We Would Never Police Our Neighbours’ Bodies

5 min readDec 21, 2020

Photo by AllGo — An App For Plus Size People on Unsplash

Close your eyes and imagine being a celebrity. Are you a singer? Dancer? Actress? Model? It sounds like the coolest job in the world with a ton of benefits! You earn so much money you can travel around the world on a whim. You get access to some of the latest fashions in the world, and you can meet some of your famous idols!

The voice on the phone was uncharacteristic without the lilt, the sudden laugh, the optimism usually expressed. Who among us would be cheerful or express anything but a somber sense of helplessness when the “C” word is used in our diagnosis?

But there’s a catch. You lose access to all privacy. You don’t get protected from people who don’t like you. Your social media gets bombarded with people who want to see you fail. And if you say the wrong thing on social media, you could potentially ruin everything.

Now imagine being fat and having all that pressure.




Imagine people being so entitled to your body because of your social media that they feel they can police what you do with it. You have a day to yourself where you want pizza, and society screams you’re killing yourself, even if you only have one slice. If you post a workout, the people accuse you of betraying them, even when you’re not out to lose weight. People love and hate you because you’re a big beautiful woman and have the confidence they wish they had. That’s what I imagine it’s like to be Lizzo.

As someone who struggles with body image issues, Lizzo’s Instagram is inspiring. It’s nice seeing someone with a body like mine shamelessly showing off her assets. Her posts inspired me to try a bikini. Critics say she’s glorifying fatness and being unhealthy. I suggest the haters watch her live performances and tell me if they still think that.

She doesn’t just post pictures of her body either. She’s led meditations and showed clips of workouts she does to keep herself active. In her performances, she has dancers of all sizes showing skinny doesn’t always mean fit. What attracts me to her is how she encourages fat bodies to love themselves. She shows we can keep active and healthy without the main goal being weight loss.

A few days ago, Lizzo posted pictures from a smoothie detox.

I didn’t think she looked any smaller than usual, but people criticized her for looking smaller. The backlash was so significant; she deleted her post. She later created another post explaining herself. Some fans are still angry she did a smoothie detox in the first place, accusing her of selling a diet.

Looking at the detox posts and the follow-up she did, I didn’t see it as her giving into Diet Culture. Nor did I think she was starving herself. I saw a woman who listened to her body and did what she felt was best for it. The last I checked, that’s what mindfulness and body positivity is. Not just flaunting your assets no matter how imperfect society deems them. It’s about taking care of your body how you believe it best, not destroying your body to please society.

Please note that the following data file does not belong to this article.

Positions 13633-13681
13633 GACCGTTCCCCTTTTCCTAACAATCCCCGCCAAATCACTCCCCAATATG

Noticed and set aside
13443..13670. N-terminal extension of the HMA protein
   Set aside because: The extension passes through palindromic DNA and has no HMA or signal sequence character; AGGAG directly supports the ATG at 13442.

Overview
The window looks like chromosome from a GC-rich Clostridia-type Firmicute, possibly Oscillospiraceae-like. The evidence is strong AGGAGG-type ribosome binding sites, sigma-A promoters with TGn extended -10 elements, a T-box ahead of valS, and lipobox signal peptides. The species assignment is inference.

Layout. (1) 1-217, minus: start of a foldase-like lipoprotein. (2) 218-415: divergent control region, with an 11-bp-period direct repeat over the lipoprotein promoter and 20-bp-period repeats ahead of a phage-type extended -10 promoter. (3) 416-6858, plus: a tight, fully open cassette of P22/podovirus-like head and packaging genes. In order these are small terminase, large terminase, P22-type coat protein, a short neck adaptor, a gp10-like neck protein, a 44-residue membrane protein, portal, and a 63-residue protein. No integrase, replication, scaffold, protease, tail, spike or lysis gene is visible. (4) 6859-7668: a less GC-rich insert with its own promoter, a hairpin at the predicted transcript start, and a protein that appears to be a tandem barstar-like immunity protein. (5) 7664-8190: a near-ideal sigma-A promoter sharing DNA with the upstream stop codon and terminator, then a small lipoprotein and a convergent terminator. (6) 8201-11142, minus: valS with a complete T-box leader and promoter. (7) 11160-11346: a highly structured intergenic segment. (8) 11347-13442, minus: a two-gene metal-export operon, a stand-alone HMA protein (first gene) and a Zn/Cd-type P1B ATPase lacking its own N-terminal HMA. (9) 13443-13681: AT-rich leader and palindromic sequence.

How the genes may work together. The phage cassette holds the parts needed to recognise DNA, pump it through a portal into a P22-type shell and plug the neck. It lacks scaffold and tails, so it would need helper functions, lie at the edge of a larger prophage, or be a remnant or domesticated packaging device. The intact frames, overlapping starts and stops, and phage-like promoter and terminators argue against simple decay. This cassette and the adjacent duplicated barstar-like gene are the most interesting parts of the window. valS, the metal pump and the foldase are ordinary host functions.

I’m not Lizzo. You’re not Lizzo. We don’t know what’s best for her health and her body, so who are we to criticize her for doing what she feels best? Maybe instead of attacking her for listening to her body, we should be admiring the courage she had for listening to her body in the first place.

Sometimes, our bodies need greens and water. Other times, a slice of pizza with extra toppings is fair. There are days our bodies need some sugar for extra brainpower. And then there are days where it isn’t food our bodies need but exercise or more sleep. We can’t know what our bodies need unless we take the time to listen to them. No one else can determine what our body needs.

Lizzo’s Instagram backlash highlights a misconception about body positivity.

Critics believe that because fat bodies are embracing the movement, we want unhealthy habits glorified. Society isn’t comfortable with confident fat bodies running around the world. Supporters see any move you make in the name of health as giving into Diet Culture. We end up policing one another when all we want to do is what’s best for our bodies at the time.

It’s not your job to police anyone else’s body, even if that person is a symbol of Body Positivity.

To me, Body Positivity loves your body enough to take care of it in the best way possible, even if it’s not what others feel is best for you. It’s getting rid of the need to rely on others to look and feel beautiful, even when you think you need improvements. You’re responsible for your body’s well-being, and it’s your job to listen to it.

It’s not your job to police anyone else’s body, even if that person is a symbol of Body Positivity. Lizzo’s choices have nothing to do with you, and she’s still the same goddess she was before her smoothie detox.

We’re all going through different struggles with our bodies. We need to remember that. Lizzo might not be reading your opinions about her, but someone else is. Your comments could hurt that someone.

Lizzo is a human trying to go through life in the best way she can. She’s a fellow fat woman living in a thin-obsessed world. We all know from living in this world that we can’t win no matter what we do.

We’re not going to agree with everything Lizzo does. We’re not going to agree with everything our fat friends do for their bodies. As long as we’re not destroying ourselves, there isn’t a reason to attack her for her choices. Lizzo clarifies she’s not interested in losing weight but still wants to live a healthy lifestyle. Let’s stop making her smoothie detox about us and let her keep doing what’s best for her.